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What are off-grid solar panel inverters?

Solar power has become the world's energy source of choice, but the cost can be prohibitively high for some people. Solar panels and their inverters are among the most expensive parts of a solar installation. If you're not interested in paying through your nose for your electricity, then look into an off-grid solar panel inverter as a way to make your home or business more affordable to run on electricity from sunlight. Off-grid solar panel inverters allow you to collect power from a nearby grid connection and use it later on in emergencies or during cloudy days when the sun isn't shining full blast.

Off grid solar panel inverters

What exactly is an off-grid solar panel inverter?

The off-grid inverter is the part of a solar system in charge of converting the DC power from the solar panels into an AC current that can be used by your household appliances. In most systems, the inverter will be built into a unit called a hybrid inverter that has both microinverters and central string inverters inside (for more about these components, see What Are Microinverters And How Do They Work?). An off-grid solar panel inverter differs from standard grid-tie systems in that it doesn't connect to your meter and feed excess power back into the grid.

Why would you need an off-grid solar panel inverter?

Off-grid solar panel inverters can be very helpful in situations where excess power is generated by the solar panels in your system. However, it is important to understand that only certain types of off-grid solar system configurations need to use an off-grid inverter. For example, a homeowner using a battery bank with a photovoltaic (PV) panel array system could use the grid instead of installing an off-grid inverter. Those who live on islands or areas with unreliable electric service should also look into other options before installing an off-grid solar panel inverter.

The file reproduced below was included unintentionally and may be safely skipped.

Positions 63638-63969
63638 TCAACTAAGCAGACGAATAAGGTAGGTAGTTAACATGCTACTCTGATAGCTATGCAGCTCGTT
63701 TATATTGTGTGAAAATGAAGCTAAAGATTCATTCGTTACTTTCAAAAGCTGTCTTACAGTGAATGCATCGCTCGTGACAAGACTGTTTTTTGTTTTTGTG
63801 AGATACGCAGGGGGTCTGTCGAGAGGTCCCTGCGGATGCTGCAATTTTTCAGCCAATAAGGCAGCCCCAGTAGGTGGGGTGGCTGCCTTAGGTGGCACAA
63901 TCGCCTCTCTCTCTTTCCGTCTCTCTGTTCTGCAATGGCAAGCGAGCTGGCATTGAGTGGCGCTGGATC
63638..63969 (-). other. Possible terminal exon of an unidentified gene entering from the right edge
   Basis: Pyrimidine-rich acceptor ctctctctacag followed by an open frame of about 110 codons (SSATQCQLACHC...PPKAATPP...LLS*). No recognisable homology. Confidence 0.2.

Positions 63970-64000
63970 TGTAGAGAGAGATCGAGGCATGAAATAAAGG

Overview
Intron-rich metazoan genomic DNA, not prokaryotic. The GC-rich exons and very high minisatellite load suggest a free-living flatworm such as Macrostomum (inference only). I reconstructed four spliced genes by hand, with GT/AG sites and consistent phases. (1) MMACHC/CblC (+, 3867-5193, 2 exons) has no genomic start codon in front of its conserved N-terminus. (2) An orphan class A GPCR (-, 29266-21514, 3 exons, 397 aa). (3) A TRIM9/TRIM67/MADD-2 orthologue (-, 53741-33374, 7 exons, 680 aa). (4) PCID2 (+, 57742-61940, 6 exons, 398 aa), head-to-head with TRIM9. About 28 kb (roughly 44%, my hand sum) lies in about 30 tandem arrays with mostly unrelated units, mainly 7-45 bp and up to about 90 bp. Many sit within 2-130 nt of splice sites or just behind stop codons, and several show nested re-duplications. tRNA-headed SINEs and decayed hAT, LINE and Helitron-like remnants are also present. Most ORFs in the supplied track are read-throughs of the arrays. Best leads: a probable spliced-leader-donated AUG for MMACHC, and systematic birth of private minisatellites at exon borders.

If the main purpose of your remote solar panel system is to provide power in the event of a power outage, then you will definitely need an off-grid inverter. It's also worth noting that some off-grid inverters allow you to choose between a grid connection and solar energy during a power outage.

How do off-grid solar panel inverters work?

The off-grid inverter accepts the direct current (DC) electricity from the solar panels and converts it into alternating current (AC) that can be used in your home. Because of this process, off-grid inverters tend to have higher energy efficiency ratings than grid-tie inverters.

What are some types of off-grid solar panel inverters?

Off-the-shelf inverters usually fall into two categories: passive and active. Passive off-grid solar panel inverters use one of two methods to power your home or business during a power outage. The first method is known as a bypass switch, which essentially redirects all unused power back into an array or battery bank that you can use later on.

The other method involves turning on an external circuit breaker for your home or business that provides continuous power. Both methods are more expensive than using a grid-tie inverter, but they provide better protection from the risk of blackouts.

Active off-grid solar panel inverters use battery banks to power your home during a power outage. These inverters are usually microinverters and central string inverters in one device. Because you won't need an additional circuit breaker, these systems do not require bypass switches because they don't create unused energy after the sun goes down. However, these types of systems are more expensive than passive systems; some even cost thousands of dollars each to install.

Passive off-grid solar panel inverters however use a system of switches to turn on your appliances during a power outage. These inverters can have anywhere from one to several bypass switches. Your solar panels are connected to one side of each switch, and your house or business is connected to the other side. When there is no disconnection between the solar panel array and your home, you'll get power from your panels during a power outage. This method will work for smaller off-grid systems, but only if you have enough of them to support all the necessary household appliances that need an active inverter in standard systems.

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